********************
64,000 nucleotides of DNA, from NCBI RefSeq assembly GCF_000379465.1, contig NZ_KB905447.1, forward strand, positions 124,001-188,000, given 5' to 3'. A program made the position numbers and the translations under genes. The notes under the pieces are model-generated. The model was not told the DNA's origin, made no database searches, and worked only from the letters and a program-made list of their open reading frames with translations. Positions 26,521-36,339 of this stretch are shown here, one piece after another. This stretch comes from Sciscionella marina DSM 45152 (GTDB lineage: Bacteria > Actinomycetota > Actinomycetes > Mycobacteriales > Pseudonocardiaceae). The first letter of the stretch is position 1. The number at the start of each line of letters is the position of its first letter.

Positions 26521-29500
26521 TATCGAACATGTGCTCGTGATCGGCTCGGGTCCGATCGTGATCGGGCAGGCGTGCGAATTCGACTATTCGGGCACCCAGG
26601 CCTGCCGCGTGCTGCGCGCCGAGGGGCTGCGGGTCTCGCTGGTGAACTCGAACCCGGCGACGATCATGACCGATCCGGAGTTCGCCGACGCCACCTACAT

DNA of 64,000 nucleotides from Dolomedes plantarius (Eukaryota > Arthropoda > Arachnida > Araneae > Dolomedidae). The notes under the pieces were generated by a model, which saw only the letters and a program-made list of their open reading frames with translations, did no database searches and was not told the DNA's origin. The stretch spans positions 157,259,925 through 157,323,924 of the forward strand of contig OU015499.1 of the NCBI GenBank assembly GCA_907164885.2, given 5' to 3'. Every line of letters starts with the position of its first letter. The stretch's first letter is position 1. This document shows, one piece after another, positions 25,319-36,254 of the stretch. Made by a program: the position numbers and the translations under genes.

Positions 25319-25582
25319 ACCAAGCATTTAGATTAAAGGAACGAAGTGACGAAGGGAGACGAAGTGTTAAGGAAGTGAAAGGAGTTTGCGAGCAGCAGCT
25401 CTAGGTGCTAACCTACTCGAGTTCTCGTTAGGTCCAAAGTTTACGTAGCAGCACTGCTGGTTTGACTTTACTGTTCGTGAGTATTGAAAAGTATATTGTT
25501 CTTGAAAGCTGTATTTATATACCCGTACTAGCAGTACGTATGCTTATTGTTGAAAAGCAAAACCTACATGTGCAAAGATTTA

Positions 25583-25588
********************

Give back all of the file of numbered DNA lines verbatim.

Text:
64,000 nucleotides of DNA, from NCBI RefSeq assembly GCF_000379465.1, contig NZ_KB905447.1, forward strand, positions 124,001-188,000, given 5' to 3'. A program made the position numbers and the translations under genes. The notes under the pieces are model-generated. The model was not told the DNA's origin, made no database searches, and worked only from the letters and a program-made list of their open reading frames with translations. Positions 26,521-36,339 of this stretch are shown here, one piece after another. This stretch comes from Sciscionella marina DSM 45152 (GTDB lineage: Bacteria > Actinomycetota > Actinomycetes > Mycobacteriales > Pseudonocardiaceae). The first letter of the stretch is position 1. The number at the start of each line of letters is the position of its first letter.

Positions 26521-29500
26521 TATCGAACATGTGCTCGTGATCGGCTCGGGTCCGATCGTGATCGGGCAGGCGTGCGAATTCGACTATTCGGGCACCCAGG
26601 CCTGCCGCGTGCTGCGCGCCGAGGGGCTGCGGGTCTCGCTGGTGAACTCGAACCCGGCGACGATCATGACCGATCCGGAGTTCGCCGACGCCACCTACAT

DNA of 64,000 nucleotides from Dolomedes plantarius (Eukaryota > Arthropoda > Arachnida > Araneae > Dolomedidae). The notes under the pieces were generated by a model, which saw only the letters and a program-made list of their open reading frames with translations, did no database searches and was not told the DNA's origin. The stretch spans positions 157,259,925 through 157,323,924 of the forward strand of contig OU015499.1 of the NCBI GenBank assembly GCA_907164885.2, given 5' to 3'. Every line of letters starts with the position of its first letter. The stretch's first letter is position 1. This document shows, one piece after another, positions 25,319-36,254 of the stretch. Made by a program: the position numbers and the translations under genes.

Positions 25319-25582
25319 ACCAAGCATTTAGATTAAAGGAACGAAGTGACGAAGGGAGACGAAGTGTTAAGGAAGTGAAAGGAGTTTGCGAGCAGCAGCT
25401 CTAGGTGCTAACCTACTCGAGTTCTCGTTAGGTCCAAAGTTTACGTAGCAGCACTGCTGGTTTGACTTTACTGTTCGTGAGTATTGAAAAGTATATTGTT
25501 CTTGAAAGCTGTATTTATATACCCGTACTAGCAGTACGTATGCTTATTGTTGAAAAGCAAAACCTACATGTGCAAAGATTTA

Positions 25583-25588